On the other hand, to use the blanket statement that, “I hate religion but love Jesus,” makes no sense. The English Dictionary defines ‘religion’ as ‘a) the belief in and worship of a superhuman controlling power, b) a particular system of faith and worship’. Using either definition, Jesus died to set up religion! Jesus purchased the church with His own blood (Acts 20:28), and the church is guided by the systems and laws found in the Bible (1 Tim 3:15). Jesus also died, so people would worship God and devote their lives to Him (Jhn 3:16). Jesus’ death was designed to start a religious movement that would change the world (Acts 17:6, Matt 28:19-20). If we say that we love Jesus but hate religion because it gives us rules and ordinances for “behavior modification” (as that video calls it), we are making a contradictory statement. If we love Jesus, we will modify our behavior (Jhn 14:15). Jesus hated false religion and manmade religion, but He loves His church (Eph 5:25).
So, we would say the video gets some things right and some things wrong… about par for the course when we talk about spiritual things without using the Bible as our manual.
What can a church do when they outgrow their building but do not have the money to build or buy a new one?
Busting At The Seams
Dear Busting At The Seams,
What a wonderful problem! Church buildings have always been an expediency for a local church to assemble and fulfill the commands found in Heb 10:24-25, Acts 20:7, and 1 Cor 16:1-2, etc. The word ‘expedient’ means ‘convenient or practical’. The command for the church to assemble has to be fulfilled somehow, and church buildings have often been a convenient and practical way to do that… but in your situation, the building is no longer practical or convenient.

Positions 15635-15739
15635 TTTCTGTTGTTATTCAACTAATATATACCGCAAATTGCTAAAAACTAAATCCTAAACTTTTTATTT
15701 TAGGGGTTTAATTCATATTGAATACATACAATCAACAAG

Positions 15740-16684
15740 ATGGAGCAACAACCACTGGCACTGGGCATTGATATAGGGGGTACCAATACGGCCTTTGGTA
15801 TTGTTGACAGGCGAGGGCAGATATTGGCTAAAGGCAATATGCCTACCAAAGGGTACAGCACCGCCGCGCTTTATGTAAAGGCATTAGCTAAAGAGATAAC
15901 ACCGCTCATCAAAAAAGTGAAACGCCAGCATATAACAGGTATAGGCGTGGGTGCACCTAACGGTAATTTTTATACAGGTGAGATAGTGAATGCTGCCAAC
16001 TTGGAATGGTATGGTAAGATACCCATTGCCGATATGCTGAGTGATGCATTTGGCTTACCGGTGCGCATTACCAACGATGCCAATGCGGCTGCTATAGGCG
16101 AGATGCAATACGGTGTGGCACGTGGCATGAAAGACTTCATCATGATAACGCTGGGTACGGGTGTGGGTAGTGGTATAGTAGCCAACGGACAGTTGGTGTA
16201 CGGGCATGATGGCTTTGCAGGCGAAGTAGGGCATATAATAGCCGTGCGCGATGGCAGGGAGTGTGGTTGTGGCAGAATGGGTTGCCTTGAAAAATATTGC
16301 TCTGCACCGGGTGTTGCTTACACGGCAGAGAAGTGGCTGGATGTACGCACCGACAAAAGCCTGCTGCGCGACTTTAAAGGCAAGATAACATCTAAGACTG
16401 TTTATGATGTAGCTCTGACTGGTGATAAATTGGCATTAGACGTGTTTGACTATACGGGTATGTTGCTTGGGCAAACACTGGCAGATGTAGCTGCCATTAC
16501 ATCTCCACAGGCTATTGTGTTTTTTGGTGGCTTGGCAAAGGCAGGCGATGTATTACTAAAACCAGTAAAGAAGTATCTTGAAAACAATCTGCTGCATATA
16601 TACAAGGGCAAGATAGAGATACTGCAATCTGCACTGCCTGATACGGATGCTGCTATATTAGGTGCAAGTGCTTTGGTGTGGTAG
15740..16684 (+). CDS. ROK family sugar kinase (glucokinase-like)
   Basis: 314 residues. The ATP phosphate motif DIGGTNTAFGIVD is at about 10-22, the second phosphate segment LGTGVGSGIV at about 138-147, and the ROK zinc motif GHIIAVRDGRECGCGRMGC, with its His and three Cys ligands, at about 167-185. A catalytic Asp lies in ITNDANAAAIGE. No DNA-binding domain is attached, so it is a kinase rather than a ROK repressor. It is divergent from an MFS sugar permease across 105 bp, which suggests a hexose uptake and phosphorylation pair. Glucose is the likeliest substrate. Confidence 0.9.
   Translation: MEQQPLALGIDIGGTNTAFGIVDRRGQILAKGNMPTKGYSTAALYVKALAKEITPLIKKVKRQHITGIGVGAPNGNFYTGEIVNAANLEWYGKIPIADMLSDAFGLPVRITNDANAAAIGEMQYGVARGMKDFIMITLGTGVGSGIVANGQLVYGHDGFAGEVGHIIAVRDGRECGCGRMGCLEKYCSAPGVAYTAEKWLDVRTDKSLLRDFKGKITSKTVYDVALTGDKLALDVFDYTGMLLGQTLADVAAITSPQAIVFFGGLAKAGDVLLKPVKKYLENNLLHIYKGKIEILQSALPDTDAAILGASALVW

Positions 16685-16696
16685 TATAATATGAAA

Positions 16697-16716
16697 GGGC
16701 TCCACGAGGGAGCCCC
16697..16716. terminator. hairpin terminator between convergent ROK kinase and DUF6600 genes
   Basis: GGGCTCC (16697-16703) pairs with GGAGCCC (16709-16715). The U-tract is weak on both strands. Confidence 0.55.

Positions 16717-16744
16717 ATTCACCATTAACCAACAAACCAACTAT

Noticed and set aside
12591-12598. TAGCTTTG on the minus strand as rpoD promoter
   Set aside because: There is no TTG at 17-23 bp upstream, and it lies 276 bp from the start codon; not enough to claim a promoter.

A congregation doesn’t need to own a building to be faithful. Renting out a school gymnasium, movie theater, or other facility is just as Scriptural and in your case, probably more expedient since it is cheaper than purchasing a facility. The issue of where and how to meet is a matter of wisdom, not right or wrong. A congregation that is getting too big for the space they are in can do everything from starting a second congregation in a nearby town to renting a larger facility for Sunday worship. It is just a matter of what is the most convenient and practical solution to a problem that is really a blessing.